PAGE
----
7 Sep 2022

Defendants were unaware of electoral disclosure rules, courts hears in political donations trial

5:51 pm on 7 September 2022
Entrance to the High Court in Auckland

The trial at the High Court in Auckland is expected to draw to a close tomorrow. Photo: justice.govt.nz

The High Court in Auckland has heard how several defendants in a trial over alleged concealed political donations claimed not to be aware of electoral disclosure rules.

Seven people including former MP Jami-Lee Ross are defending charges laid by the Serious Fraud Office of obtaining by deception.

The Crown alleges three separate donations to the Labour and National parties were split into smaller amounts among "sham donors" to avoid triggering the disclosure limit and keep the public in the dark about the identity of the true donor - businessman Yikun Zhang.

Businessman Colin Zheng, described during the trial as Zhang's right-hand man, is among those defending charges of obtaining for deception.

In closing, Zheng's lawyer Paul Dacre QC, told the court his client - who is a Justice of the Peace - was not aware of the Electoral Act requirements.

"There's another way of looking at this and that is to say well look it's such a shambles nobody seems to know how these donations are done."

Dacre said the SFO had got it wrong in attempting to cast Zheng as a criminal.

"Should the Serious Fraud Office have looked at the evidence through a different prism, through a different telescope and looked at it from a cultural point of view it may much more readily have understood the relationship between Mr Zhang and Mr Zheng."

The SFO searched Zheng's business address in September 2019 and seized devices, and a few months later was voluntarily interviewed by the SFO for close to five hours.

Dacre said the Crown's claim that his client had knowingly asked his family and friends to be alleged "sham donors" was tantamount to "throwing his good name away".

The trial merges two cases, one concerning a $35,000 donation to the Labour Party in 2017 and another case concerning two $100,000 donations to the National Party - one made that same year and another in 2018.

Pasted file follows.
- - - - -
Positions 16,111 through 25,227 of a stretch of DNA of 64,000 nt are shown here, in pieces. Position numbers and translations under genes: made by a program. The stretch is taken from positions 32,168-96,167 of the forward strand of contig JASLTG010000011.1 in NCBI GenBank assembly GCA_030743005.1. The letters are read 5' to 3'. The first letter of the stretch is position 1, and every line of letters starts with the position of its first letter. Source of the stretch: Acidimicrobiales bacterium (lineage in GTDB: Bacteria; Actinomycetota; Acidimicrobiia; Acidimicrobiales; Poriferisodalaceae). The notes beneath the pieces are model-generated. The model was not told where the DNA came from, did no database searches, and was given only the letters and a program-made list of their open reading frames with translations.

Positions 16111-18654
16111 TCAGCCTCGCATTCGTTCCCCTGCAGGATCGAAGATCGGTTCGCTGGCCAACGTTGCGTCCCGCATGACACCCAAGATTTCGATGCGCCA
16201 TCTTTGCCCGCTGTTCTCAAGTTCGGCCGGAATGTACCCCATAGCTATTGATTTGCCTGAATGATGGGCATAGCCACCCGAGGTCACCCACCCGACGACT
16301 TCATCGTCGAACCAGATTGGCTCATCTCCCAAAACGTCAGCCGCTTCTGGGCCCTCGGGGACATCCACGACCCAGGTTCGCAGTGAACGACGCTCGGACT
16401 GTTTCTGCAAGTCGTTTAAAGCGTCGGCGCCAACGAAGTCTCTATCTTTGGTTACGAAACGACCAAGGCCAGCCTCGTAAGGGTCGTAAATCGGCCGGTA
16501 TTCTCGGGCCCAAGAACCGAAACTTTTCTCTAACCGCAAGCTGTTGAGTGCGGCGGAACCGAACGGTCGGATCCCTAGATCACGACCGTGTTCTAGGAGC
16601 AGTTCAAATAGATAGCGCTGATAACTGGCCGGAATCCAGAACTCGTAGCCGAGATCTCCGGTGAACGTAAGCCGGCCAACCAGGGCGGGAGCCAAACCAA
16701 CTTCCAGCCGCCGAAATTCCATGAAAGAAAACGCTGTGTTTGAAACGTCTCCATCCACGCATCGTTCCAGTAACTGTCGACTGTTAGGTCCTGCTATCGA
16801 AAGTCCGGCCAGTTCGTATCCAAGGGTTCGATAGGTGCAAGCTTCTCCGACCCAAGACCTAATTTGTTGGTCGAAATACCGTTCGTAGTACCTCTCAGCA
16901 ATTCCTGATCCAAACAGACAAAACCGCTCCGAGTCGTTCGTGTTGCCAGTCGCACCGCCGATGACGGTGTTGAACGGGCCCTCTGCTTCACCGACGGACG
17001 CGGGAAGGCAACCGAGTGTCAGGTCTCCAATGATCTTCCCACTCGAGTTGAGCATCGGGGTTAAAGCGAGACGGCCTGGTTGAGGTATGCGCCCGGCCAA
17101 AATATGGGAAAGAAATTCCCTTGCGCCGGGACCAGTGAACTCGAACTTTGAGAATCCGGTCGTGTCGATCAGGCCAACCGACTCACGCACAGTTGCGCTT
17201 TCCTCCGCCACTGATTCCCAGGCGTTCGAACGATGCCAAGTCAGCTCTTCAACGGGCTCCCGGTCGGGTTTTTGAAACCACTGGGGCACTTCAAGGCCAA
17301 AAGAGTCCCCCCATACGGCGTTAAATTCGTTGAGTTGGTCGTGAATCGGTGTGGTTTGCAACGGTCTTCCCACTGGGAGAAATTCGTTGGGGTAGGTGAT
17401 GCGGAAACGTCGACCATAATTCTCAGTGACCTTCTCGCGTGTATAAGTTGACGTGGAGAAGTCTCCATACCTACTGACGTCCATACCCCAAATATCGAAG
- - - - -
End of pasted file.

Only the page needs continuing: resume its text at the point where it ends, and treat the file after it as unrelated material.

For the National Party donations, the Serious Fraud Office has charged Jami-Lee Ross and three businessmen Yikun Zhang, Shija (Colin) Zheng and Zheng's twin brother Hengjia (Joe) Zheng.

The three businessmen also face charges related to the Labour Party donation, alongside three others with name suppression.

The defendants deny all charges.

Earlier on Wednesday, the lawyer for a man with name suppression who the Crown alleges put his name and others forward as sham donors to help conceal a large donation to the Labour Party closed his case.

Sam Lowery said his client did provide names of people whom the Crown alleges were sham donors but was not in on the alleged scheme to conceal a large donation by avoiding the disclosure limit.

"Proper analysis suggests he was in the dark and therefore cannot be guilty," he said.

"There's no mention of the alleged strategy which is the sham auction involving paintings which is how the Crown opened and there's no mention of wanting to keep YZ name hidden or the skirting of electoral disclosure rules."

The Crown alleges the man put his name forward as the purchaser of a painting in an auction that was a ruse to split a large donation into smaller amounts.

The court heard how the man told SFO he had given the painting to his mother in China, which Lowery described as an "embellishment".

The trial is expected to draw to a close tomorrow with Jami-Lee Ross's defence team closing their case.

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